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Thousands of Wyoming Kids May Go Uncounted by Census

Just 5 percent of Wyoming children live in families where the household lacks a high school diploma, and 1 percent of children live in high-poverty areas. (National Park Service)
Just 5 percent of Wyoming children live in families where the household lacks a high school diploma, and 1 percent of children live in high-poverty areas. (National Park Service)
June 27, 2018

CHEYENNE, Wyo. – Wyoming ranks 18th in child well being, according to The Annie E. Casey Foundation's 2018 KIDS COUNT Data Book that ranks all states in health, education, economic well being and family, and community.

The report also found some 4,000 Wyoming children younger than age five are at risk of not being counted in the upcoming 2020 U.S. Census.

Samin Dadelahi, chief operating officer of the Wyoming Community Foundation, explains that without an accurate count, programs that support youth and families may not get the funding they need.

"And that's why the census is so important, especially in rural Wyoming where those little numbers really count for us,” she states. “It's absolutely critical that we have an accurate census count."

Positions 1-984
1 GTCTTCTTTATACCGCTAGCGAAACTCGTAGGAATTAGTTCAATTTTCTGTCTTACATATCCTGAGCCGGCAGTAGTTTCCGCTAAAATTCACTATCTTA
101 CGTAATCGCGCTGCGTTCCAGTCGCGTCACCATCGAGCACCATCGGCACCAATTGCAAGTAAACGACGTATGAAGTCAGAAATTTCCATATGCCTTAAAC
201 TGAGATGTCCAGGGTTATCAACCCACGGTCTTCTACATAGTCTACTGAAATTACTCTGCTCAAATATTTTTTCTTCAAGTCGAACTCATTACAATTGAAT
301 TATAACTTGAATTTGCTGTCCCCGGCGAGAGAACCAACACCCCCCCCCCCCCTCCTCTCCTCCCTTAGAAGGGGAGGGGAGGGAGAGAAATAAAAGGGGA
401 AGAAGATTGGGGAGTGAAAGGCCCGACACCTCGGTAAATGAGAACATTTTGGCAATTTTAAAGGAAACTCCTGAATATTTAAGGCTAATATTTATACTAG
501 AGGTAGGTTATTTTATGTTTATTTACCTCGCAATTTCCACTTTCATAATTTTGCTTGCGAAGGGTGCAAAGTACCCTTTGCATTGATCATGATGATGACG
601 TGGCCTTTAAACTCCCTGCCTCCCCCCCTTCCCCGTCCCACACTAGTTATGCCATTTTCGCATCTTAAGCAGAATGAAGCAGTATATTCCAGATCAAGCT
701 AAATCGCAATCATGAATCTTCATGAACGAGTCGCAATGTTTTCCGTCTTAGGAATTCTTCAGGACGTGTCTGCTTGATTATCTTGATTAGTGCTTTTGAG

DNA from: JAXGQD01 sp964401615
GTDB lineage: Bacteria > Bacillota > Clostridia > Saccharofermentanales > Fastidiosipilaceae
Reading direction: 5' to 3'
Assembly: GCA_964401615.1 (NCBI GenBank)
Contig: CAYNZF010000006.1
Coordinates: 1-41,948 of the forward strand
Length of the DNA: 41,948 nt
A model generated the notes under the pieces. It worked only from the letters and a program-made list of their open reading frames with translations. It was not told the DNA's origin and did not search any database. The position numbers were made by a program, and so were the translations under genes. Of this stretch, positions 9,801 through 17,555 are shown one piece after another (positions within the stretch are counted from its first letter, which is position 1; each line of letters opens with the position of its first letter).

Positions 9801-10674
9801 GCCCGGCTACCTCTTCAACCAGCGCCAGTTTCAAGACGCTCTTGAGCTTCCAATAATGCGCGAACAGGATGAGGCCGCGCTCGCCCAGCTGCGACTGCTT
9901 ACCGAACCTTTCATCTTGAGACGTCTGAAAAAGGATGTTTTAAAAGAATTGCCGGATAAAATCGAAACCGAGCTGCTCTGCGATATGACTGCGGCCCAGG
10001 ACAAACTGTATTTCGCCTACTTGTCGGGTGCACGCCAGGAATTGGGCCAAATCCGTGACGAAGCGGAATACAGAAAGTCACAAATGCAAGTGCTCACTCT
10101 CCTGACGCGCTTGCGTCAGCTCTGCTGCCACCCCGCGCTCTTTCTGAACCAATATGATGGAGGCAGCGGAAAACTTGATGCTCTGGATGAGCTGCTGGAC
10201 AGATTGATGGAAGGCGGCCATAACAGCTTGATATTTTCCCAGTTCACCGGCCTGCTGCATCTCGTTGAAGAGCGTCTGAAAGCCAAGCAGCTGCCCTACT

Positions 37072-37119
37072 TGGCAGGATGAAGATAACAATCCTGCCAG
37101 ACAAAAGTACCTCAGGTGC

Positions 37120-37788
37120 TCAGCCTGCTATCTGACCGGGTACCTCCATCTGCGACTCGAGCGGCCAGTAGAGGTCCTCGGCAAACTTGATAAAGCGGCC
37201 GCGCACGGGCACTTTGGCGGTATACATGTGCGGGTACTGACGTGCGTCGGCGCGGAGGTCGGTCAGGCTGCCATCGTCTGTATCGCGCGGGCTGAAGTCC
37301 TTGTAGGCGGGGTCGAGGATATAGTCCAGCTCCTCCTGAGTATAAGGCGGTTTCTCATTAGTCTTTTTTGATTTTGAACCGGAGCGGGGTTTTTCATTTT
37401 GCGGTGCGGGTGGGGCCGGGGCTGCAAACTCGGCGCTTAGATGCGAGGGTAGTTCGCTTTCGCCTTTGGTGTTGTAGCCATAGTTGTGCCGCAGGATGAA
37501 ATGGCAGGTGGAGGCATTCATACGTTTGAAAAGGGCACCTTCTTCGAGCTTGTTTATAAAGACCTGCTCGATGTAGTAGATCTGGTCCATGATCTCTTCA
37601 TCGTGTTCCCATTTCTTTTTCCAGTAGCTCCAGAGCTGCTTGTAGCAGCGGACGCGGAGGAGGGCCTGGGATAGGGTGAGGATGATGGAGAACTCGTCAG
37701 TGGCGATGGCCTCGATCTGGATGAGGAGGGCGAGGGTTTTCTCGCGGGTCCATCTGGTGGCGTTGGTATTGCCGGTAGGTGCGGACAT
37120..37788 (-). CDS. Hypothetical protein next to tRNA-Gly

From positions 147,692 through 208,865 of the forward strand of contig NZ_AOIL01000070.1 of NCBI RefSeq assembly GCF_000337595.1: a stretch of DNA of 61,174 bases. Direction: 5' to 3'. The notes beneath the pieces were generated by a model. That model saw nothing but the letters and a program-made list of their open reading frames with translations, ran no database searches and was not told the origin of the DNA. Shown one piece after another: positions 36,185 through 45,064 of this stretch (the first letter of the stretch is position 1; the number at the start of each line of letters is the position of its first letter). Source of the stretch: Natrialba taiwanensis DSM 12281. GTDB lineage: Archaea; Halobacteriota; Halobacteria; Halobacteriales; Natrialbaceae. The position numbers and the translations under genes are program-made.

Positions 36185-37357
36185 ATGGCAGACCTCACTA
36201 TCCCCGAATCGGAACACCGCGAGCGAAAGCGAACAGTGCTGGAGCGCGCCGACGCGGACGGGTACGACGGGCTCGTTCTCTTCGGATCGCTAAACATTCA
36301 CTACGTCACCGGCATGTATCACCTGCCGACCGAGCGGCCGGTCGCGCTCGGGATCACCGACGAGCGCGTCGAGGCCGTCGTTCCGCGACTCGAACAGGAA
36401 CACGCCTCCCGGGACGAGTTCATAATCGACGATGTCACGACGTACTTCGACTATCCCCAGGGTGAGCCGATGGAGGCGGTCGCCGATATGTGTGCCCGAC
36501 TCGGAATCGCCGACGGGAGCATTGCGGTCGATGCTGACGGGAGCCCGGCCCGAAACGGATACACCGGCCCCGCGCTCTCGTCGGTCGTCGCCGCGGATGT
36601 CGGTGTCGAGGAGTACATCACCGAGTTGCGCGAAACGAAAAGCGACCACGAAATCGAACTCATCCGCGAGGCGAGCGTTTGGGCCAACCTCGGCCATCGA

Dadelahi says fewer Wyoming children are living in poverty, which accounts for the state's number six ranking for children's economic well-being.

Wyoming also made big gains in the family and community domain, leaping to 7th from 15th in last year's report.

The decision by state lawmakers to not expand Medicaid coverage is cited as one reason the state ranks near the bottom, at 49th, in children's health.

Nationally, the report shows a rebounding economy has helped many families. It says 1.6 million fewer children are living in poverty, more parents have jobs, and fewer families are spending a disproportionate amount of their income on housing.

However, Laura Speer, associate director of policy reform and advocacy with the Casey Foundation, says one in five children is still living in poverty.

"That means about 14 million children living in households that don't have enough income, really, to get by,” she points out. “The trends are going in the right direction, but it's still too many kids and their families who are struggling just to make ends meet."

The young child under count has gotten worse with every census since 1980, with one million children missed in 2010.

Speer says to get a more accurate count, the census should fully fund state and local outreach, and ramp up efforts to reach hard-to-count areas.

She notes participation rates could dramatically drop if the agency adds a question about U.S. citizenship, and says it's critical that government officials guarantee that respondents' information will be protected.

Eric Galatas, Public News Service - WY